Hendersonville Town Hall

Meetings with Western North Carolina Managers (August 2012)

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I spent a couple of days last week meeting with managers in western North Carolina.  I started off on Wednesday morning with Carl Classen, the Rutherford County Manager, and then continued down the road for an afternoon meeting with Bo Ferguson, the Hendersonville City Manager.  On Thursday morning I headed far west into Graham County for a meeting with Greg Cable in Robbinsville.  I crossed up and over to Boone for an afternoon meeting with Deron Geouque, the Watauga County Manager, and I finished by having dinner in West Jefferson with the Ashe County Manager, Dr. Pat Mitchell.

These managers without exception had great things to say about their experience with the School.  All four already had paid their local government membership dues for this fiscal year.  Each said that it was an easy decision, even though in recent years they had scrutinized and decided against paying some other dues.  Before becoming county manager, Pat Mitchell had worked with us for many years as Ashe County’s Economic Development Director.  She told me that she went to her finance officer recently and asked about the amount of the School’s dues.  When she was told the amount, she couldn’t believe that it was so little and asked if that was a monthly total.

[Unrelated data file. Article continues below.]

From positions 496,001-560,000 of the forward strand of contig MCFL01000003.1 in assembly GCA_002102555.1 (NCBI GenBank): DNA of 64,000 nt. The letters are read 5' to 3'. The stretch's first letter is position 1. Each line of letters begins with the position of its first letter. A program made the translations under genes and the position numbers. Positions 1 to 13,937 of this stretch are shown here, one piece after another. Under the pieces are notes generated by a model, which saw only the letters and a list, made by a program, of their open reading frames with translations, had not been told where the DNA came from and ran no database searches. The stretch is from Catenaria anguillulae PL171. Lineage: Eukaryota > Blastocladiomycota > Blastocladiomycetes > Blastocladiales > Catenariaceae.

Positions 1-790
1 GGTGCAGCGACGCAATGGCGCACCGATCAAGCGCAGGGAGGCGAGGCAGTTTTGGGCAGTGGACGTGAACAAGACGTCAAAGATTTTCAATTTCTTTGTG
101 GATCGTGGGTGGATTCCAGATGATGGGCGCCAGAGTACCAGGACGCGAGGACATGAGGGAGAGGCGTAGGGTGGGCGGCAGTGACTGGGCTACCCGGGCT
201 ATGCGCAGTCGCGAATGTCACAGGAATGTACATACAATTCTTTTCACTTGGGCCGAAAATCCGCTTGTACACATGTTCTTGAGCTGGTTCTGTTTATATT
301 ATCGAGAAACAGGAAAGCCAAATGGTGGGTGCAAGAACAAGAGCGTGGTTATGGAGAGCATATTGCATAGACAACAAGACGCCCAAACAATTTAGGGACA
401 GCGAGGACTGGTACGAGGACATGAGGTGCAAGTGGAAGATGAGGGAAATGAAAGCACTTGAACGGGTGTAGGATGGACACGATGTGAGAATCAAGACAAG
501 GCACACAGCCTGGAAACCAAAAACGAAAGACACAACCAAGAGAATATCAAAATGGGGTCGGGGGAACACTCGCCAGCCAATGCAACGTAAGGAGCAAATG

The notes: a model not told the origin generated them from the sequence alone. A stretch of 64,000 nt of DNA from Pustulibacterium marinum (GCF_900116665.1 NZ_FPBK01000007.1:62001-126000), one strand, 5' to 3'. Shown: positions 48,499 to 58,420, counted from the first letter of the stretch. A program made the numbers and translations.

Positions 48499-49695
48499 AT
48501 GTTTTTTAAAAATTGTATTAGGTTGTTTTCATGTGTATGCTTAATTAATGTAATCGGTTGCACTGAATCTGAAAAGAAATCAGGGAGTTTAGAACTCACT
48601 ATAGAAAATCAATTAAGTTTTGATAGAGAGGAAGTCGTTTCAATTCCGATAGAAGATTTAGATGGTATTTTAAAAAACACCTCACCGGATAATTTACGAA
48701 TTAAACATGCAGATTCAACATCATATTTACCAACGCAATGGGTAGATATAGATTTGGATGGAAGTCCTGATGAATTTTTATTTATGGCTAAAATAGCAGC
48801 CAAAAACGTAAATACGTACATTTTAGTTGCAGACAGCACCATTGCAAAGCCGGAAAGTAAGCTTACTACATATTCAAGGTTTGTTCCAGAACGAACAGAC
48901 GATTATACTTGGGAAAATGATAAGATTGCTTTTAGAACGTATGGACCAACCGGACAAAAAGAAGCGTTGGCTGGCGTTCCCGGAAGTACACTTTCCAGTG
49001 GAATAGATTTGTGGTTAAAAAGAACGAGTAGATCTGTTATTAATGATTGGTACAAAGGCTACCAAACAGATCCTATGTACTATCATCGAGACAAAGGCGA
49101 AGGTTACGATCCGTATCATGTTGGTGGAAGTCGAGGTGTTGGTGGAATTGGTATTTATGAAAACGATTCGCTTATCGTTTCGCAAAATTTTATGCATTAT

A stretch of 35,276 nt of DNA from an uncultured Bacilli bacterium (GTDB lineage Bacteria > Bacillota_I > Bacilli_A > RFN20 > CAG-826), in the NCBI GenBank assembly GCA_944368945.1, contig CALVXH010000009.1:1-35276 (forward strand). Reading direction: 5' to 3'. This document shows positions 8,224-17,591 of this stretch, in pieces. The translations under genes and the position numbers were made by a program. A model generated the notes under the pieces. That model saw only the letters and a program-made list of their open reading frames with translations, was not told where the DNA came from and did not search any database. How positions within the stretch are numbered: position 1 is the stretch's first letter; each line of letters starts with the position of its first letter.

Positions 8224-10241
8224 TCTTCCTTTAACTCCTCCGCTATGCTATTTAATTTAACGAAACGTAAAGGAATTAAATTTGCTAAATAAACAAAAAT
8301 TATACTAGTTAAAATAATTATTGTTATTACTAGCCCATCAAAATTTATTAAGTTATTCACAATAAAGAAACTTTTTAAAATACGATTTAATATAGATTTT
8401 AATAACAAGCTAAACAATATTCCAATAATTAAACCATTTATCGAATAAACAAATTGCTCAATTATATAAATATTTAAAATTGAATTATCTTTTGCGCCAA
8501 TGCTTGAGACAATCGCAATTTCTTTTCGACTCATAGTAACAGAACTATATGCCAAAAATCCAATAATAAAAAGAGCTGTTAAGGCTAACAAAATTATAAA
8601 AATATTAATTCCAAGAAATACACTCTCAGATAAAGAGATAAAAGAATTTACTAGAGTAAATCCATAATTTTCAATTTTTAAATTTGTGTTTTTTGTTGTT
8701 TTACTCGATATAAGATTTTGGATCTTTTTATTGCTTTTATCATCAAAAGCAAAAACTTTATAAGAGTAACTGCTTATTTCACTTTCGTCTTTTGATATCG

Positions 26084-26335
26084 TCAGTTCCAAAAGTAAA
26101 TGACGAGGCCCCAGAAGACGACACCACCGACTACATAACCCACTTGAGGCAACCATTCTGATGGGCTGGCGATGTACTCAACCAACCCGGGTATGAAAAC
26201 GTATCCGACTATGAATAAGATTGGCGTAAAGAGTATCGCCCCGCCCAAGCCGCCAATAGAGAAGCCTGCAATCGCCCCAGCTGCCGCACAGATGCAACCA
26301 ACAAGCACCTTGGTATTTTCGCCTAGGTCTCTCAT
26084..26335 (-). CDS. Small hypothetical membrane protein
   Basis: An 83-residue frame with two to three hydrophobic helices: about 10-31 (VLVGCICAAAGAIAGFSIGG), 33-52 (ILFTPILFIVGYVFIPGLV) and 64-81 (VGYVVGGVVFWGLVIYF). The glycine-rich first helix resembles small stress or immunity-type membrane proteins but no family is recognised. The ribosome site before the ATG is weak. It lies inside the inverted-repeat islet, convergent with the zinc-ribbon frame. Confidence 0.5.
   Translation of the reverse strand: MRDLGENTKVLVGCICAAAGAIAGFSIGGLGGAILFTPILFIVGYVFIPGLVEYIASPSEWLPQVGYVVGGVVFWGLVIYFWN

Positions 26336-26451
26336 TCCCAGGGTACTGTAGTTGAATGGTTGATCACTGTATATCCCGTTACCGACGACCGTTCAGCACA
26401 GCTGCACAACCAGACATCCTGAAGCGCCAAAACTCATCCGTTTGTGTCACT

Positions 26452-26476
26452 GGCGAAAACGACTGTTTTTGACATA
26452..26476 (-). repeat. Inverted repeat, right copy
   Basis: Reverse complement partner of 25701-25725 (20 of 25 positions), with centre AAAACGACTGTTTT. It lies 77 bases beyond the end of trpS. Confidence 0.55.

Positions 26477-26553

I heard much less about budget issues related to the recession, but a couple of counties continue to face longstanding economic development challenges.  Rutherford County has a 13% unemployment rate, for example, and 74% of Graham County’s land is owned by the federal or state government―meaning that it generates no tax revenue.  There was more discussion about the increasingly ideological nature of local governing boards, and the difficulty of managing in this more contentious environment.  It raises interesting questions about whether we can do anything to help them work more effectively in this uncharted territory.  The county managers also talked about the difficulty of navigating the host of complex issues around mental health reform.

Another consistent theme was a desire for the School to offer more programs in western North Carolina.  These managers are incredibly grateful for the increased availability of webinars and for our blogs.  At the same time, however, they also recognize that some programs are most effective when offered face-to-face.  We agree.  There always has been a desire for us to offer more programs regionally, but my sense is that interest is growing.  It is worth exploring how we might increase our impact by responding to this interest.

The bottom line is that your good work continues to be appreciated by local officials across North Carolina.  They see our work with them as a partnership, and I love the opportunity to reinforce it through these meetings with managers.  Thanks for all of your hard work–it is making a difference and it is valued.

A word about the pictures.  Hendersonville’s Town Hall is a lovely building, even if it is not a courthouse.  You can’t see the words carved along the top of the building: “Erected by the People.  Dedicated to the Perpetuation of Civic Progress, Liberty, and the Security of Public Honor.”  Not exactly the sentiments that you hear these days.  The bottom painting is behind the judge’s bench in  the Graham County Courthouse.  I’ve seen images of Lady Justice, but never with these accompanying figures.  I love it.  The bailiff who let me into the courtroom told me to note the bullet hole in the lower left corner.  In fact, he says the painting was damaged when it was removed during the filming of the movie Nell, featuring Jodie Foster.

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